Karine Polwart's Scottish Songbook Karine Polwart
- 1Whole of the Moon05:52
- 2From Rags To Riches04:19
- 4Since Yesterday04:23
- 5Swim Until You Can’t See Land04:50
- 7The Mother We Share03:14
- 8Don’t Want To Know04:30
- 9Whatever’s Written In Your Heart04:25
- 11Women Of The World04:35
Info zu Karine Polwart's Scottish Songbook
Award-winning songwriter and folk singer Karine Polwart reimagines a clutch of beloved songs that cut across fifty years of Scottish pop. Eighties classics from Deacon Blue, The Waterboys and Big Country sit alongside the stadium balladry of Biffy Clyro, while maverick legend Ivor Cutler rubs shoulders with the electro pop of Chvrches and the immaculate song craft of John Martyn.
Recorded at Chem 19, Karine Polwart's Scottish Songbook features regular band mates Steven Polwart and Inge Thomson, with Graeme Smillie (bass and keys), Calum McIntyre (kit and percussion) and Louis Abbott of Admiral Fallow (vocals, guitar & percussion).
Karine says, "To me, these are songs of resilience and resistance, cries of despair and dreams of something better. They're pop songs, but also love songs to people and places we all recognise. They totally fill my heart up".
For fans of: The Staves, Gillian Welch, Lucy Rose, Julie Fowlis, Cara Dillon, Lisa Hannigan
Karine Polwart, vocals, guitar
South of Scotland based songwriter wifie who is twice winner of "Best Original Song" at the BBC Radio2 Folk Awards and 2005 winner of "Best Album" too, for her debut "Faultlines". Since then she's released three more solo albums: the poignant and melodious "Scribbled in Chalk" (April 2006), the stark and intimate "Fairest Floo'er" (Dec 2007) and the bittersweet "This Earthly Spell" (March 2008). Batters drums in spare time with pop collective "The Burns Unit" and comes up with daft harmonies for vocal trio "Grace, Hewat, Polwart".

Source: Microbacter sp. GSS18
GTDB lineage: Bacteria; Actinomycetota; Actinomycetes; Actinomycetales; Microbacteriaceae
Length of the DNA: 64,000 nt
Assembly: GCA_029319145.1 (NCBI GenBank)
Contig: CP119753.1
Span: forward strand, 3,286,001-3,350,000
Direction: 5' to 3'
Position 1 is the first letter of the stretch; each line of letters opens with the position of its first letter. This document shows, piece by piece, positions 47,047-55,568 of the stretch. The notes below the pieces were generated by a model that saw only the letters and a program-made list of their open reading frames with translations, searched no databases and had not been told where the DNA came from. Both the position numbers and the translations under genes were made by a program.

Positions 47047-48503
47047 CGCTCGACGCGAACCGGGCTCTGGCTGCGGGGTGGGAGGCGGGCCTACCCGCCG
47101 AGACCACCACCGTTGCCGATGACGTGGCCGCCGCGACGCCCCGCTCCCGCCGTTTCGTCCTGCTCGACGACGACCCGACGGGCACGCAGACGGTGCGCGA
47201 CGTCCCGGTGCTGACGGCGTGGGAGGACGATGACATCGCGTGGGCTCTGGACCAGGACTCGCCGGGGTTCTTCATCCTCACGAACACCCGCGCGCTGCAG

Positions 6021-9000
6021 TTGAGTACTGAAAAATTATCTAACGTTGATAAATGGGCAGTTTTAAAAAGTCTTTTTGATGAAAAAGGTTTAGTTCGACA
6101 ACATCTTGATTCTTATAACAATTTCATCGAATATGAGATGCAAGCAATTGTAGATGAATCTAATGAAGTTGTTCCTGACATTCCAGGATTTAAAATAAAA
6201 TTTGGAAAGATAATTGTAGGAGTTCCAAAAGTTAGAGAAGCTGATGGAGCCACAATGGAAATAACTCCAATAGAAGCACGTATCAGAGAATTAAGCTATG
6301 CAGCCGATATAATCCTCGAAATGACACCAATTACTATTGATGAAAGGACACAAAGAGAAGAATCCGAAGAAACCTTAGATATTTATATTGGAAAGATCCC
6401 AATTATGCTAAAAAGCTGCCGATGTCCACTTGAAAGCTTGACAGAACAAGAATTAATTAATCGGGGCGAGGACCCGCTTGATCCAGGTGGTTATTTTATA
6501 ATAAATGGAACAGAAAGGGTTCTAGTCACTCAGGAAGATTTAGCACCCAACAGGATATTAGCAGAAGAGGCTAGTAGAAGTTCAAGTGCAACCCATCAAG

She has also set up her own DIY label, Hegri Music, given birth to a gorgeous baby boy, won round lots of people who swore they totally hated folk music, collaborated with Idlewild frontman Roddy Woomble, English folk singer Chris Wood, Scots poet Edwin Morgan and cult Glasgow indie outfit Future PIlot AKA, and got hooked on a beautiful Indian drone instrument called a shruti box.
Her music might have its serious undercurrents - not every songwriter would choose to cast a light on issues as thorny as genocide, AIDS, sex trafficking and nuclear weapons - but she's just as happy to reference the wisdom of herons, the joys and dilemmas of motherhood and her father's philosophy of gardening. Whatever the case, her writing is both humane and literate, personal and universal. Her lack of pretension and on stage warmth have fostered a loyal live following. And she takes the kind of organic and sustainable approach to making a living as a musician that suits the earthy realities of her songs.
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